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Officials Take Anti-Meth Campaign Door-To-Door

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July 8, 2008

Teams of elected officials, Sheriff’s deputies, treatment providers and public health workers went door-to-door today in Imperial Beach distributing refrigerator magnets and “Get Off Meth” brochures.

“We hope the magnets and brochures will encourage meth users to seek treatment for their drug addiction and alert the community to the insidious nature of meth-related crime,” said Chairman Greg Cox from the County of San Diego Board of Supervisors.

Cox was joined by Vice-Chairwoman Dianne Jacob; Nick Macchione, Director for the County’s Health and Human Services Agency; Undersheriff Bill Gore; Imperial Beach Mayor Jim Janney; Sheriff’s deputies, and several representatives from prevention and treatment agencies. Together, they went to businesses and homes in a section of the city distributing the magnets and brochures and encouraging residents to report suspicious activity or get treatment by calling the Meth Hotline at (877) NO2-METH.

“Meth hot spots exist all throughout San Diego County. Fortunately communities in the region have recognized how meth threatens the public health and safety of residents and are becoming involved in the fight against meth,” added Cox.

Working together with law enforcement agencies, organizations like the County’s Health and Human Services Agency and its Alcohol and Drug Services division, the Institute for Public Strategies, and the McAlister Institute have made great progress in the fight against methamphetamines.          

The number of meth deaths dropped nearly 30 percent to 174 in 2006 after surpassing 200 the previous three years. The number of meth-related emergency visits also dropped more than 20 percent in 2006. Meth lab clean-ups and seizures have dropped significantly.

This is thanks to the great effort of the Meth Strike Force and approximately 70 organizations and agencies that have been addressing meth-related problems throughout the region.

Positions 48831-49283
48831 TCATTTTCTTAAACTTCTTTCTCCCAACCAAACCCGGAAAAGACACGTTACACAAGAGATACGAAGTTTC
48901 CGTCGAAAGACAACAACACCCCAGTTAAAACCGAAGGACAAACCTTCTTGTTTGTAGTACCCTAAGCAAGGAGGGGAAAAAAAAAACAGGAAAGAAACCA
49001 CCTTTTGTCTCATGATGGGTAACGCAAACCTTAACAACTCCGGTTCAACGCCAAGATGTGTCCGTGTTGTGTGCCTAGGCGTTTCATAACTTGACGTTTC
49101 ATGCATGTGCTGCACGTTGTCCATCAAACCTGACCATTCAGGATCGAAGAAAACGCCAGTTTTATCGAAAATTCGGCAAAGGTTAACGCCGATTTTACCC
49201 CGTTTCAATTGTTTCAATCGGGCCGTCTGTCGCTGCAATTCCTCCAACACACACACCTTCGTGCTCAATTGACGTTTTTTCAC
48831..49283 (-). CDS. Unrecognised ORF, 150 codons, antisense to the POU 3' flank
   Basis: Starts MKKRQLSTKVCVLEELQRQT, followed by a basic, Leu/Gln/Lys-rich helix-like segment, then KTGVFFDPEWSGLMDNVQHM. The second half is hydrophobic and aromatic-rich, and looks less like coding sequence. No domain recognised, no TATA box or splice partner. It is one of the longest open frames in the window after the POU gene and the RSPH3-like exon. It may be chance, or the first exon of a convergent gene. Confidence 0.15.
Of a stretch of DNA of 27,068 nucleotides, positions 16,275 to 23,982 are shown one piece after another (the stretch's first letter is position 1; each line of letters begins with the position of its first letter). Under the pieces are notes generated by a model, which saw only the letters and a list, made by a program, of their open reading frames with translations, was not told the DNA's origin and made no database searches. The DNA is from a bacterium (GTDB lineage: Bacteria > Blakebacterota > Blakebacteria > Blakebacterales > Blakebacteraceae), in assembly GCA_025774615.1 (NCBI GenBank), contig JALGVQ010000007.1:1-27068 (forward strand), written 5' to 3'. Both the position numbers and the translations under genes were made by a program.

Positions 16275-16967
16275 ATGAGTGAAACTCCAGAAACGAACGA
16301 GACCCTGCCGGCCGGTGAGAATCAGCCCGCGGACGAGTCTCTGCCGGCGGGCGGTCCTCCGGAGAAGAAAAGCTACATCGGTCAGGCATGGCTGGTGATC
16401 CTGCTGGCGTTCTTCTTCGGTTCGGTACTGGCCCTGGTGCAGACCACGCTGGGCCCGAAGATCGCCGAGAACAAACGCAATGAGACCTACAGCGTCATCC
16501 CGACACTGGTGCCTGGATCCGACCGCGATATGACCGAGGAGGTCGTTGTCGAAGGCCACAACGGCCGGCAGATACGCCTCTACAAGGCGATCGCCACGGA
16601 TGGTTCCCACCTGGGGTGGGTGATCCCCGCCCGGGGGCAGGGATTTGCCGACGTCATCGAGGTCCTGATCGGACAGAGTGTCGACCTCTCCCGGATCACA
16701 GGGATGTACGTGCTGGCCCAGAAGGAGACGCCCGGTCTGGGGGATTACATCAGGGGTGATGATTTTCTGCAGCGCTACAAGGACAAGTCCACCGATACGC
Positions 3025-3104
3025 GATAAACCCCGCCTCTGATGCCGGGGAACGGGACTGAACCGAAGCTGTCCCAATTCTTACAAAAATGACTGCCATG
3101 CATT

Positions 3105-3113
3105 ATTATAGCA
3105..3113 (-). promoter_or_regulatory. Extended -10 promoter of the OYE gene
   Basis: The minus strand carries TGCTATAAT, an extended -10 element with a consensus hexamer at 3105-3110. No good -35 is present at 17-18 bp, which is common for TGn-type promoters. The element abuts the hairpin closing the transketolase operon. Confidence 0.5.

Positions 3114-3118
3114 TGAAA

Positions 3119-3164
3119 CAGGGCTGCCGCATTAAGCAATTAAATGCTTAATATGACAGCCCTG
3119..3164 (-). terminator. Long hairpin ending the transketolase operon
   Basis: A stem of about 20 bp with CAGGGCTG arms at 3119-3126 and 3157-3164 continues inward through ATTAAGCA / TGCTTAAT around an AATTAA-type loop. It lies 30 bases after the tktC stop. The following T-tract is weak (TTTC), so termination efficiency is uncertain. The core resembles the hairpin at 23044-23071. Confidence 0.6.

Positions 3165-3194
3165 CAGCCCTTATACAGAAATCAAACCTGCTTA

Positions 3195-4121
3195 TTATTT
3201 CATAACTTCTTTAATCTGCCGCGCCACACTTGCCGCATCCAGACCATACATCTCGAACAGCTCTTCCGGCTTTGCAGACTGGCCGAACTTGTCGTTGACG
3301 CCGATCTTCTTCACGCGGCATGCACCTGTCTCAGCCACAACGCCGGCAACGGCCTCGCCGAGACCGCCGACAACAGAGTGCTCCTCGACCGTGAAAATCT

Chairman Greg Cox and Vice-Chairwoman Dianne Jacob go door-to-door distributing refrigerator magnets and other meth fliers encouraging residents to seek help. “We’ve made considerable progress against meth,” said Jacob, who was instrumental in the creation of the meth strike force.  “But the work is not done. Too many people are still abusing this powerful, addictive, and deadly stimulant.”

Meth abuse continues to claim victims, destroy families and eat away at communities. In 2006, there were 5,811 admissions at local treatment centers.

A meth addiction usually leads to a life of crime, primarily identity theft, check forgery and fraud. Also, 39 percent of all adult arrestees and 10 percent of juveniles arrested in the region in 2006 tested positive for meth.

“People use meth for various reasons. But regardless of the reason, the result is almost always the same. Tolerance for the drug quickly develops, leading people to become addicted in a short time,” said Macchione, who is also a Tri-Chair of the Meth Strike Force. “Communities and individuals can and do recover from the effects of this devastating drug. The Health and Human Services Agency and its many partners offer residential and non-residential treatment services throughout the County to help meth users kick their addictions.”

Family and friends can help their loved ones escape the tragedy of a addiction by recognizing the symptoms and knowing where to get help.  Some of the signs of a meth addict include:

  • Does he or she have trouble sleeping?
  • Has the person lost interest in school, work, and other activities he or she once enjoyed?
  • Is he or she eating less?
  • Have you noticed burns or track marks on their skin, or nasal problems?
  • Is he or she withdrawing from family and friends?
  • Has the person become violent or aggressive?
  • Have you noticed drug paraphernalia in the home?
  • Is he or she acting secretive, and telling lies?

 This phase of the “Get Off Meth” campaign builds on past efforts to reach women in jail and County residents in emergency rooms. The magnets will be distributed throughout the region by the Sheriff’s Department Crime Prevention and COPPS Units.

Since the Meth Hotline was established in December of 1996, more than 8,000 calls have come in. About half were from people seeking treatment help and the rest from residents reporting a meth-related crime. Also, 163 arrests are directly attributed to leads from the Meth Hotline.

People in need of meth treatment or wishing to report suspicious activity are encouraged to call (877) NO2-METH or visit